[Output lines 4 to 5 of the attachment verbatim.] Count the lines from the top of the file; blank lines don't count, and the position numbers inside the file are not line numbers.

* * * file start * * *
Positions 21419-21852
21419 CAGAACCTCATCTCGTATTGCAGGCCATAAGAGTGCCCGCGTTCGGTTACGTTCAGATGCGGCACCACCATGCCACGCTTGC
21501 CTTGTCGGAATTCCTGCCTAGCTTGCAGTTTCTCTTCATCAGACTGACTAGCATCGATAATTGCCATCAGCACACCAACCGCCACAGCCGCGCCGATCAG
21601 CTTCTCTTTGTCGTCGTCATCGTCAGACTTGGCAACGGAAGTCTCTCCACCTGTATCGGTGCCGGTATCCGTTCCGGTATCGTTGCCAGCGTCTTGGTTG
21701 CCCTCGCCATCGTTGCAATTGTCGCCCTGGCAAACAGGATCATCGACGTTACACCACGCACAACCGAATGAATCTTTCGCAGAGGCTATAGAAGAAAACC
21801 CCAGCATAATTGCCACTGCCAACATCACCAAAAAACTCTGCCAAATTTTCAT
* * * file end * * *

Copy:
21601 CTTCTCTTTGTCGTCGTCATCGTCAGACTTGGCAACGGAAGTCTCTCCACCTGTATCGGTGCCGGTATCCGTTCCGGTATCGTTGCCAGCGTCTTGGTTG
21701 CCCTCGCCATCGTTGCAATTGTCGCCCTGGCAAACAGGATCATCGACGTTACACCACGCACAACCGAATGAATCTTTCGCAGAGGCTATAGAAGAAAACC